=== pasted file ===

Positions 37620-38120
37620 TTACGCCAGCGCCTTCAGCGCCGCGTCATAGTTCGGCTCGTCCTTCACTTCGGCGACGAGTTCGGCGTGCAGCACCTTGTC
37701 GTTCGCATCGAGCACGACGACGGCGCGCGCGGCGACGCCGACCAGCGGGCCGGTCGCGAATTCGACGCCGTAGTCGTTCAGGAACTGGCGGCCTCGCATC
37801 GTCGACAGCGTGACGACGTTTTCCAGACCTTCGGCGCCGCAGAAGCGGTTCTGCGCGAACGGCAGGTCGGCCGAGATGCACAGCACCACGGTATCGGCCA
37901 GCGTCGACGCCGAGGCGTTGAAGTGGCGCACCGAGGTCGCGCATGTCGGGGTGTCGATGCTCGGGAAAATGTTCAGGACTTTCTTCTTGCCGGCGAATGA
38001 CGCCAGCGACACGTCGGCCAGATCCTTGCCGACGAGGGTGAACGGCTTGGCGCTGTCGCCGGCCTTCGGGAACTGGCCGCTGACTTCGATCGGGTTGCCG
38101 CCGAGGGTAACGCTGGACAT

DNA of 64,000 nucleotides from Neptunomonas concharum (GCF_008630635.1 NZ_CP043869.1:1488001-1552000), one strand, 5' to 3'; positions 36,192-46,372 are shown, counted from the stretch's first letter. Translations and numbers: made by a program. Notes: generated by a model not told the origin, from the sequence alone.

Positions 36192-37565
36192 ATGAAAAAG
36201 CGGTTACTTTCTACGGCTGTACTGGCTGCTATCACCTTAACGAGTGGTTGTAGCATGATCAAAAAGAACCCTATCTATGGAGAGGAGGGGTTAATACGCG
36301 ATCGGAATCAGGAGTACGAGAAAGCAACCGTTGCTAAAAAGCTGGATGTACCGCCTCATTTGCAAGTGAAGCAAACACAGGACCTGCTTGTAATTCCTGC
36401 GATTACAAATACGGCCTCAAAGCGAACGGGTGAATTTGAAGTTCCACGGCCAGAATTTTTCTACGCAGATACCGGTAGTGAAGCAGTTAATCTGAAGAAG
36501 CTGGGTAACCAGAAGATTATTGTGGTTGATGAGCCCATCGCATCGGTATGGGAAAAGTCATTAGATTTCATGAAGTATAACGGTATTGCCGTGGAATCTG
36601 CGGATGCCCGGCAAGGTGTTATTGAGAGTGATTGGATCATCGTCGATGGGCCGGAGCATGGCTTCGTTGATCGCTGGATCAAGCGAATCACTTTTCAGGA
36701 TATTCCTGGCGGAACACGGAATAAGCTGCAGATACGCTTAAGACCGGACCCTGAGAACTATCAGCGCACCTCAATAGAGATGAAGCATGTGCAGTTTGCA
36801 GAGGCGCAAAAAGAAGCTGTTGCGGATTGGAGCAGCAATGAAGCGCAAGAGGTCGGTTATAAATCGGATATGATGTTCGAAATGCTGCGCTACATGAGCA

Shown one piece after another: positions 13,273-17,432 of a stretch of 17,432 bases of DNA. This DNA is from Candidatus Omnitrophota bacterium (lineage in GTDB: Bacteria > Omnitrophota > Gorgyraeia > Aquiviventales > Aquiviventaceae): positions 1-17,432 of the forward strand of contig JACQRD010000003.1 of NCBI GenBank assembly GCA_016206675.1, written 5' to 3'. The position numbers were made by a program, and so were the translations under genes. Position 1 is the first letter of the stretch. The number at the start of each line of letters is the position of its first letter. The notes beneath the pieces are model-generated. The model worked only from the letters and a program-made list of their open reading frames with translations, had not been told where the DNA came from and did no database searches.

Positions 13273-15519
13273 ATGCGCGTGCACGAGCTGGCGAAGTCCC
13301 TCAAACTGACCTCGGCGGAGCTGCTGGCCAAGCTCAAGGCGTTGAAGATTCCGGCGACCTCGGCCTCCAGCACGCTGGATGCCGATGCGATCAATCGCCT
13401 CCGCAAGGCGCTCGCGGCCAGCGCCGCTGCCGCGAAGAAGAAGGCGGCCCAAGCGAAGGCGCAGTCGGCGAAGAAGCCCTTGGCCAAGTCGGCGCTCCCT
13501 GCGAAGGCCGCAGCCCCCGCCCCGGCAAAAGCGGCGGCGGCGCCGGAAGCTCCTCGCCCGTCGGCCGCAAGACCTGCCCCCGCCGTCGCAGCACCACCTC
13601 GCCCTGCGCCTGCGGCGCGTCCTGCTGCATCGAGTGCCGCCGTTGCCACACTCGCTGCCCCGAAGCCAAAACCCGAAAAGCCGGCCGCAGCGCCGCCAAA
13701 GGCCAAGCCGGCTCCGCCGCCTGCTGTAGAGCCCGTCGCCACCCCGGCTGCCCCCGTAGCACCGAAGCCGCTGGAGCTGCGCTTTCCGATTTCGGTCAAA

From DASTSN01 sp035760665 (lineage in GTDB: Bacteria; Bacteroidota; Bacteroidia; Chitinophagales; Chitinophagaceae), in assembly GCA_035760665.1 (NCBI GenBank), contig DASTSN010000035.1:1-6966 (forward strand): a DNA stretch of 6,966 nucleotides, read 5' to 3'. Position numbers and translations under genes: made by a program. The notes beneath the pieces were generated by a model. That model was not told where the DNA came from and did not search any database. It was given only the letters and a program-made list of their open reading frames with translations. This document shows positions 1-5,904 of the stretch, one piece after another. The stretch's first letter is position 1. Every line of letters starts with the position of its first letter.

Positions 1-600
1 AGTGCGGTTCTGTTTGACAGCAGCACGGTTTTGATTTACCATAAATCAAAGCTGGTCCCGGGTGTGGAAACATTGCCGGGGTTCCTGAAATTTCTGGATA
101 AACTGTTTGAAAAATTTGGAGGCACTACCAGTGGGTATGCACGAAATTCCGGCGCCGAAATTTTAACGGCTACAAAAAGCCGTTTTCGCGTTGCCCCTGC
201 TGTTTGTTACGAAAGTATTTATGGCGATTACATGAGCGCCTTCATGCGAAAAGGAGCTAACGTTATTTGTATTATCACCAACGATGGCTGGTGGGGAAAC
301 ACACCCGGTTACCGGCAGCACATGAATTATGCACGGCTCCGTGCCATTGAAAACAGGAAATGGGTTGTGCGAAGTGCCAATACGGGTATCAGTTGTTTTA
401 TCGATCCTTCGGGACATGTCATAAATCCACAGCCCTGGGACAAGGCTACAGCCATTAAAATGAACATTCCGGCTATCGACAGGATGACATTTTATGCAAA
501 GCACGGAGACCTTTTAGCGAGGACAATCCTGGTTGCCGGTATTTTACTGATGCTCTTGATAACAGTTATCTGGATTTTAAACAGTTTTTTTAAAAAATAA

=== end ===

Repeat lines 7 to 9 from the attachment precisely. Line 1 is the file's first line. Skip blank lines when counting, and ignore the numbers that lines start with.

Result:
38101 CCGAGGGTAACGCTGGACAT

DNA of 64,000 nucleotides from Neptunomonas concharum (GCF_008630635.1 NZ_CP043869.1:1488001-1552000), one strand, 5' to 3'; positions 36,192-46,372 are shown, counted from the stretch's first letter. Translations and numbers: made by a program. Notes: generated by a model not told the origin, from the sequence alone.

Positions 36192-37565